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Strippers and Ubers? They May Be More Alike Than You Think

Grant Whittington headshotWords by Grant Whittington
Leadership & Transparency
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When you think of Uber, strippers aren't likely to pop into your head. For one, Uber drivers, unlike taxi drivers, don’t expect a tip when the customer exits the car while strippers almost exclusively rely on tips for their financial security. But maybe the two careers have more in common than you think.

A federal jury in an appeals court ruled last week that strippers are considered employees, rather than independent contractors. Some of the guidelines used by the jury, with a final ruling from Judge J. Harvie Wilkinson of the U.S. Court of Appeals for the Fourth Circuit, can be applied to Uber drivers’ desire to become employees, rather than contractors, of the ridesharing company.

The case was introduced following a lawsuit from strippers in Maryland claiming they weren’t being paid salaries by their employers and were instead considered independent contractors. In September 2011, the dancers signed documents stating that they were not employees but rather worked for themselves. The dancers exclusively made their money from tips and “performance fees” while being denied a flatline wage.

Wilkinson and the jury looked at the Federal Labor Standards Act to determine whether the dancers constituted as workers who are “economically dependent on the business to which he renders service or is in business for himself.”

Wilkinson’s opinion stated that the clubs and their owners had almost complete control over the dancers’ work. They created the schedules, set workplace rules and priced the costs for private dances. He further wrote that clubs set their own hours, managed their advertising, and sold beverages and food at the clubs. Wilkinson concluded that the hands-on operations the club owners operated were too much to consider their dancers independent contractors.

A Bloomberg report noted that many of the takeaways from Wilkinson’s opinion can also be applied to Uber drivers’ fight for employment. Uber sets detailed rules and guidelines, creates fees, and advertises its own product. The only substantial difference is that dancers don’t set their own schedules, while Uber drivers put the keys in their ignition whenever they so please.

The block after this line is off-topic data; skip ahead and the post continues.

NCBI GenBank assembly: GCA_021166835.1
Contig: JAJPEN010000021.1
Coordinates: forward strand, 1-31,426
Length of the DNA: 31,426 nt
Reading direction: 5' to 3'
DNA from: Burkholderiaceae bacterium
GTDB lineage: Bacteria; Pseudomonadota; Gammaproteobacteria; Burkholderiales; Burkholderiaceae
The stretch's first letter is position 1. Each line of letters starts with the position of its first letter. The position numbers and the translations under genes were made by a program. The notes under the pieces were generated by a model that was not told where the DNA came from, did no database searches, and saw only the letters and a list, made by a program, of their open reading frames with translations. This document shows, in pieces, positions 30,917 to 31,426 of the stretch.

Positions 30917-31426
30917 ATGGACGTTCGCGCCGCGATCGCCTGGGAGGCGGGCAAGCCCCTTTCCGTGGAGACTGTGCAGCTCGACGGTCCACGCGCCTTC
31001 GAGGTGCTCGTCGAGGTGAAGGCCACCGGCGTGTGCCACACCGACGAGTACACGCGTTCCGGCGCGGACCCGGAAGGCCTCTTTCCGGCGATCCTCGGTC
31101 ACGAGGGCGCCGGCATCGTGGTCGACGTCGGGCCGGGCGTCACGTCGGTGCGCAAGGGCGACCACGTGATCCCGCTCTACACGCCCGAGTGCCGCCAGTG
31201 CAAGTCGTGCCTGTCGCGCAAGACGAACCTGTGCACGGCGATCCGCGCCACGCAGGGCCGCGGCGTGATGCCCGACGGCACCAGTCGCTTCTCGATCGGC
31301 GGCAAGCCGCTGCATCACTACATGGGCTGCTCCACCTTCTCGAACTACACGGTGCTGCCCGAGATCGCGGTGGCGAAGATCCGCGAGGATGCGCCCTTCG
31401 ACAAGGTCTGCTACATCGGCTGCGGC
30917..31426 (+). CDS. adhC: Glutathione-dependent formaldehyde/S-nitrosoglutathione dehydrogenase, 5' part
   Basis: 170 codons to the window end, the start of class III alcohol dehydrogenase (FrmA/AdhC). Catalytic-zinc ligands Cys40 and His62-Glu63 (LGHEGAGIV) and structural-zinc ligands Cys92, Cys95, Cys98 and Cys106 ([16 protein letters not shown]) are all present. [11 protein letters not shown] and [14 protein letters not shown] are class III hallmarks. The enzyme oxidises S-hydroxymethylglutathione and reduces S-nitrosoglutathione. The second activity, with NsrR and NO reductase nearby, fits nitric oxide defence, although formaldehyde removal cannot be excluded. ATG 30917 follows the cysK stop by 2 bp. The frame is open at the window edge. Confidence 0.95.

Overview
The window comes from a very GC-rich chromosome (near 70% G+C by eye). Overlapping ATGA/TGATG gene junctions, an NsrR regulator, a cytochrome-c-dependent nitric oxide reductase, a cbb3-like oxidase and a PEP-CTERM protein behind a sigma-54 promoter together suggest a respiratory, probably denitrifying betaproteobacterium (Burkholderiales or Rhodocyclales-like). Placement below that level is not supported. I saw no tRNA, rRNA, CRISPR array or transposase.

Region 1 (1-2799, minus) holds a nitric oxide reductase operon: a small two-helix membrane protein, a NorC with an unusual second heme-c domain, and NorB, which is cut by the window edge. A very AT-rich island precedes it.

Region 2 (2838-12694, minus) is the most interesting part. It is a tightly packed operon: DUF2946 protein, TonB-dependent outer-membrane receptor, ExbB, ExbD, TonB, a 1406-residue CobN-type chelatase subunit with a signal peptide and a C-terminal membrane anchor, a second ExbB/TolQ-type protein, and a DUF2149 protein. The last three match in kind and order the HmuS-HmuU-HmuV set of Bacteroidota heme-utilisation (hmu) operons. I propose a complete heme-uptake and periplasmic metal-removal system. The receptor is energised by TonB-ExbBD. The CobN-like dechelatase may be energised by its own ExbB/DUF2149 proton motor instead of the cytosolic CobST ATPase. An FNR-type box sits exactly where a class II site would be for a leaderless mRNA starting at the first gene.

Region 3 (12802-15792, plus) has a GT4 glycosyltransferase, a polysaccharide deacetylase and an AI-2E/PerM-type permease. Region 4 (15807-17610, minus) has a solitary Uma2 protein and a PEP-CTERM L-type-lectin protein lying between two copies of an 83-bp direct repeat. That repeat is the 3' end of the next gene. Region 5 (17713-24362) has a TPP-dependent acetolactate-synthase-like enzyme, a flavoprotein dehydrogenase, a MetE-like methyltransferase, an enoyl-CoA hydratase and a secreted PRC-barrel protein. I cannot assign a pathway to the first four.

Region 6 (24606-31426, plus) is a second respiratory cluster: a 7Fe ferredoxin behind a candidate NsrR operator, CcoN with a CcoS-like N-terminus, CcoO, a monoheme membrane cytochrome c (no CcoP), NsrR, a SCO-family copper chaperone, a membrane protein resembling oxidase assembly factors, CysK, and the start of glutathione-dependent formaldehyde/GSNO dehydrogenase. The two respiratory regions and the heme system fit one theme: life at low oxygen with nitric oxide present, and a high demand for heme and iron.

The article written by Noah Feldman suggests that Wilkinson acted intuitively in his decision because if the dancers worked in a club, they therefore must be employees. Feldman said that it’s often tricky to give “gig workers” titles and that there needs to be a better “way to analyze what the law requires when it comes to nontraditional forms of employment.”

In April, Uber settled two class-action lawsuits in California and Massachusetts in order to keep its drivers as independent contractors. The landmark agreement will require Uber to pay roughly 385,000 drivers $84 million, with another payment of $16 million if the company goes public and its valuation increases dramatically. Uber has no interest in treating its drivers as employees because the company would then have to dole out benefits and other costs, which would prove to be expensive.

So, while strippers received good news this month regarding their employment status, Uber drivers continue to pick up customers as independent contractors.

Image credit: Alper Cugun/Flickr

Grant Whittington headshotGrant Whittington

Based in Washington, DC, Grant works as a program assistant at SEEP Network, an international development nonprofit. A proud graduate of the University of Maryland, Grant spent four months post-grad living in Armenia where he worked for Habitat for Humanity and the World Food Programme. Grant is passionate about humanitarianism and finding sustainable approaches to international development. He enjoys playing trivia with friends but is still seeking his first victory - he ceaselessly blames his friends lack of preparation.

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